A Mega Miscellany of Must-See Fiji
Considering that Fiji is an archipelago comprised of over 332 islands, squeezing everything it has to offer into a short article is not an easy task. The upside is that you’ll never be short of things to do in Fiji.
Whether you’re interested in lounging on the beach, climbing volcanoes, scuba diving in teeming coral reefs, or something else entirely, Fiji has you covered. The weather is tropical all year round, so all you have to do is turn up and enjoy it.
Go to the beach
If you’re going to Fiji, you’re going to spend a lot of your time on the beach. There are a lot to choose from, and you really can’t go too wrong, but your local will depend on which island is acting as your base.
We stayed at a resort in the Mamanucas, a chain of islands that you’ve probably seen on the front of a postcard. The beaches were absolutely beautiful, and there were plenty of activities on offer, including windsurfing, dolphin-watching, and surfing. We went parasailing, and got incredible views of the crystal clear water surrounding the lush islands.
This area can get quite crowded, so you could also try Yasawa (‘Heaven’) Island, or Liku Beach on Tokoriki Island, which gave us one of the most stunning sunsets I’ve ever seen. Many of the islands are easily reached on day cruises or by helicopter, so it’s quite easy to reach different spots.
Go chasing waterfalls
A lot of the islands feature spectacular waterfalls, but the best that we saw were the Tavoro Waterfalls on Taveuni Island. There are three in total: the first is really easy to reach and has a picnic area and visitor centre, but that doesn’t make it any less spectacular.
We wanted to get away from the crowds, so we explored deeper into the rainforest of Bouma National Heritage Park. It’s an amazing place, especially as you climb hilly terrain and hop across a river to reach the other waterfalls. It was worth it, as fewer people made the trek, so these were great locations to relax and play in the natural swimming pools that form around the falls. Bring a swimming costume!
Go fire-walking and scuba diving
We took a day trip to Beqa Island because we’d heard it was great for novice scuba divers. We weren’t disappointed; Beqa lagoon is packed with dive sites that are really close to shore. We saw blue glowing eels, seahorses, and fish I’ve never seen before without needing to dive below 50 feet. As someone a bit scared of water, this was perfect for me!
In the evening we visited the Sawau tribe, who originated the art of fire-walking. They spread red-hot coals and rocks across the beach and stepped across them like it was nothing, chanting and playing to the shock of the crowd. Unfortunately we weren’t allowed to try it for ourselves.
Go to Fiji Museum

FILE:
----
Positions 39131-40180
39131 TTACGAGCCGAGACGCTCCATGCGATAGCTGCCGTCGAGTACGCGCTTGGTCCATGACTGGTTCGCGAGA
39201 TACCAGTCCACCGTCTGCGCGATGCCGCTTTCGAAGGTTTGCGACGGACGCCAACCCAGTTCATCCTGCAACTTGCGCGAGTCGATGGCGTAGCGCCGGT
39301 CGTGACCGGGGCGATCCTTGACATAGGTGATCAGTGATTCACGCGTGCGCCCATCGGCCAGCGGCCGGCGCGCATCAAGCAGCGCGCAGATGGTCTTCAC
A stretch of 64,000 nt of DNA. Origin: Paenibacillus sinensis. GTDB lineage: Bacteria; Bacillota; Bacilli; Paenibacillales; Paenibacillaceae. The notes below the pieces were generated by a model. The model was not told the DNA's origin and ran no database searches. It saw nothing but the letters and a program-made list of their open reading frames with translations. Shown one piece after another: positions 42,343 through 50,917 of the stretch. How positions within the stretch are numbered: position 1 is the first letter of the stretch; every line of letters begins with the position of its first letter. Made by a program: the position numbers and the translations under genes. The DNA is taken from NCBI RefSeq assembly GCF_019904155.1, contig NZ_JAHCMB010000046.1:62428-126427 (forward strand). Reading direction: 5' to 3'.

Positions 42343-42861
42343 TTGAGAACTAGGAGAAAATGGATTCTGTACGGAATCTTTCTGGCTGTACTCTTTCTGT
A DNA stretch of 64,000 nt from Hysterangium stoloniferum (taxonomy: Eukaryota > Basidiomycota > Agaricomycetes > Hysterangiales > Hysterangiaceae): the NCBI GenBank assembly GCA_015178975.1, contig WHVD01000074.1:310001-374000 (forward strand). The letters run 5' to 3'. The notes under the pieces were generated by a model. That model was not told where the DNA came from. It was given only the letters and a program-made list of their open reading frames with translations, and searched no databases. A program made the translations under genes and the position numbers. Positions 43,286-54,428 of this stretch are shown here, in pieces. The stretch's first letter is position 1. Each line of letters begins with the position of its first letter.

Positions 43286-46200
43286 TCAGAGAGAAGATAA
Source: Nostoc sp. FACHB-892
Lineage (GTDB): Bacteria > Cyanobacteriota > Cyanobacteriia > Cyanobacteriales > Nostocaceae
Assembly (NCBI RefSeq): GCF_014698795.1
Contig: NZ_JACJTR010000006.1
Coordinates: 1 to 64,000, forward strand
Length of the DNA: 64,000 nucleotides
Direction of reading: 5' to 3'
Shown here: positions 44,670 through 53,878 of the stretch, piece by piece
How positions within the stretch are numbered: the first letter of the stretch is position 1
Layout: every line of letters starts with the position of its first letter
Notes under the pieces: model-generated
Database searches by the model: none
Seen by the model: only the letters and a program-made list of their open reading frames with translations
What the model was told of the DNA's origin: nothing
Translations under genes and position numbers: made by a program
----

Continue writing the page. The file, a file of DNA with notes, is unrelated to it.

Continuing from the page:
You might think it’s a waste of time wandering around a museum when you could be sipping cocktails on the beach. I agreed with you until I visited Fiji Museum. It features a huge range of cultural artefacts that track the development of Fiji from its tribal roots to the modern day. It’s probably impossible not to be fascinated by looking at knives and forks that were used by cannibals, and the chewed shoe of one of their victims!
There’s also Ratu Finau, a huge canoe that’s a centrepiece of the museum, as well as really beautiful contemporary paintings from local artists and gardens full of native plants. We definitely didn’t regret visitings (though we did head straight to the beach afterwards).
Go kava drinking
Kava is considered the national drink of Fiji, and before we travelled a lot of people told us it would give us hallucinations, like a psychedelic drug. I wasn’t too keen on trying it until we arrived and realised it’s a massive part of Fijian culture. A lot of the locals drink it every day, so how bad could it be?
It certainly didn’t give us hallucinations. We found out later it’s made from the root of a bush that’s similar to a pepper plant, strained with water, and it tasted like it. The muddy pepper water made my face feel numb after one cup, but that was it. Still, I was glad to try it because it’s a big part of the culture, but I won’t be seeking it out at home.
Go to Sri Siva Subramaniya Swami Temple
You probably can’t pronounce it, but this Indian temple is must-see Fiji. You’ll find it at the base of Main Street, and although it’s colourful enough to hurt your eyes it’s also surprisingly peaceful.
I don’t know much about Hindu deities, but the wooden carvings (shipped all the way from India, apparently) are beautiful, and there was someone hanging around happy to answer our questions. The temple felt like a nice change of pace from everything else we did in Fiji.
Note: visitors are asked to wear neat and modest dress, and to remove their shoes if they go inside. You can take photos outside but not inside the temple.
Go rafting on the Navua River
Viti Levu is a big island covered in lush tropical rainforest. The Navua River cuts through the middle of it, and taking a raft trip down it was an amazing way to see some of the best scenery in Fiji. It takes you between tight, towering volcanic walls, through violent rapids, and under and over waterfalls. It really felt like we were the only people on the island.
It was quite an exhausting trip. We were picked up early, then after a drive we hiked into the rainforest to reach the river. After the exhilarating journey down the river we were exhausted, but we still wanted to go again. It was the perfect way to end our trip to Fiji.
Experience Fantastic Fiji
Our Fiji Adventurer package gives you the chance to live in paradise - you'll laze on beautiful beaches, marvel at technicolour Hindu temples, party with fire dancers, and you have the opportunity to extend your stay with marine conservation and teaching experiences. It's a journey you'll never forget.
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